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Car expenses rate rise confirmed

Car expenses rate rise confirmed

The increase in the cents per kilometre rate for calculating work-related motor vehicle expense deductions has now been locked in for the next financial year.

The ATO will now raise the cents per kilometre deduction rate for motor vehicle expenses to 72 cents for the income year starting 1 July 2020.

The rate last changed in 2018 which saw the rate rise to 68 cents.

The cents per kilometre method currently allows taxpayers to claim up to a maximum of 5,000 business kilometres per car per year, without requiring written evidence.

Work-related car expenses have been on the ATO’s radar in recent years, with 3.6 million taxpayers claiming more than $7.2 billion in 2017–18.

According to the ATO, one in five claims is exactly at the 5,000km limit, with the agency’s analytics picking up unusual claims by comparing taxpayer claims with others earning similar amounts in similar jobs.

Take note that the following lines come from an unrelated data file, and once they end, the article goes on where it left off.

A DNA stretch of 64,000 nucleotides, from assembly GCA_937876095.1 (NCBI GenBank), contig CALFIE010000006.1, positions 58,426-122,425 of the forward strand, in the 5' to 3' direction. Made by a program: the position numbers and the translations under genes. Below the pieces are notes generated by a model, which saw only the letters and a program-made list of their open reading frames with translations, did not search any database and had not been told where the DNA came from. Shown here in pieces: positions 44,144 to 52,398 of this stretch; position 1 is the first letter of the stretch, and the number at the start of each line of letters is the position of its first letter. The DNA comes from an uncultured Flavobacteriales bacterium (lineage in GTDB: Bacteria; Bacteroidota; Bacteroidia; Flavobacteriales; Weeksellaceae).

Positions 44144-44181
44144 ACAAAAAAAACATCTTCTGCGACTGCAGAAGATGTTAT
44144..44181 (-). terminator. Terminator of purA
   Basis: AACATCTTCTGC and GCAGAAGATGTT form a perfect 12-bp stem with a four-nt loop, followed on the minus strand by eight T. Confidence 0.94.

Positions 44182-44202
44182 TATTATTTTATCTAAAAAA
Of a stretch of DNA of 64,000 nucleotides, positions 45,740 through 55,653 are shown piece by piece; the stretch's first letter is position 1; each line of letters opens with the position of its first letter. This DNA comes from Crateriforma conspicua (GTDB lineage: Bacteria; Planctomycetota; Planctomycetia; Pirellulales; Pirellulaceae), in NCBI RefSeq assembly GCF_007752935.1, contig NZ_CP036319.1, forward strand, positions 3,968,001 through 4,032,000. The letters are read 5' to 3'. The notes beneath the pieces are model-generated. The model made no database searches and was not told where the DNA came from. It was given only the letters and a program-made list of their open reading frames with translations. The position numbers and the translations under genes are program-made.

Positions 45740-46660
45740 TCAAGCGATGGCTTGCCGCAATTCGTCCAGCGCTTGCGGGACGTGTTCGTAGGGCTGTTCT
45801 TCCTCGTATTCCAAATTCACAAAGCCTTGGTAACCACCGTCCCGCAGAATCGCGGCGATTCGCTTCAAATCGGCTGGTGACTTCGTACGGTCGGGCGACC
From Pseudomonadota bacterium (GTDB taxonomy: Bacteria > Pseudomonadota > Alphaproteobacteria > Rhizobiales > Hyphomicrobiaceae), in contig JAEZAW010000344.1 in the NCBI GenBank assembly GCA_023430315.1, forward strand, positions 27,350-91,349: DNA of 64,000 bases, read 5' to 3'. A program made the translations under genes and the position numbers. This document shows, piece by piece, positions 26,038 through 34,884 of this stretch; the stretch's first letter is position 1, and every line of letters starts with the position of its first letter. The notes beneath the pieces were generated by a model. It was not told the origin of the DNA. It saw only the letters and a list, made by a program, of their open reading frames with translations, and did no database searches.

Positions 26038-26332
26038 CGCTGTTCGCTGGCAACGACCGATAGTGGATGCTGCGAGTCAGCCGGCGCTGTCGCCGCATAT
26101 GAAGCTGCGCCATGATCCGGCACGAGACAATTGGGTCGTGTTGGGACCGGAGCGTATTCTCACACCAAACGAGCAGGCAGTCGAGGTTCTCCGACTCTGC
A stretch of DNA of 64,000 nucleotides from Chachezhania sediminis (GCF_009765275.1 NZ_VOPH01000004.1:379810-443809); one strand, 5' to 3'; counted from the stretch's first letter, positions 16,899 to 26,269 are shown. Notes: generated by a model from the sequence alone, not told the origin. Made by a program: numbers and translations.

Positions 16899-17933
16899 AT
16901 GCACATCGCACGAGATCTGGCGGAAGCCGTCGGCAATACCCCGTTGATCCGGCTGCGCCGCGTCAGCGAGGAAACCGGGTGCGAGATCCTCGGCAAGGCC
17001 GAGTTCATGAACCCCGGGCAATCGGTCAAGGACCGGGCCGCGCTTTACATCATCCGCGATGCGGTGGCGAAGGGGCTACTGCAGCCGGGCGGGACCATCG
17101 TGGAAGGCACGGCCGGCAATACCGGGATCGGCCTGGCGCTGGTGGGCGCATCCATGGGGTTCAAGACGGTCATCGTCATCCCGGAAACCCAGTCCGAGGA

The impact of COVID-19 and government restrictions will likely be reflected in tax-time claims this year, with work-related car expenses claims expected to see a dip.

“A lot of the deductions that people commonly claim are likely to go down — work-related travel, work-related clothing etc,” said H&R Block director of tax communication Mark Chapman.

“Work-related travel has been pretty much off the agenda since the beginning of March, so if you take out that four-month period, you’re likely to see those claims go down quite substantially.

“But counterbalancing that is that working-from-home claims are likely to go up, so I think people can’t automatically assume that what was on the tax return last year is going to be similar to what is on the tax return this year; there are likely to be significant changes that need to be looked into.”

In response to COVID-19, the ATO has also introduced a shortcut method for taxpayers to calculate home office expenses at a rate of 80 cents per hour for the period between 1 March and 30 June 2020.

The new method is in addition to the existing fixed-rate method and actual cost method, with taxpayers able to choose the appropriate method for their circumstances.

Claims before 1 March 2020 must be under the two standard approaches.

Source: AccountantsDaily

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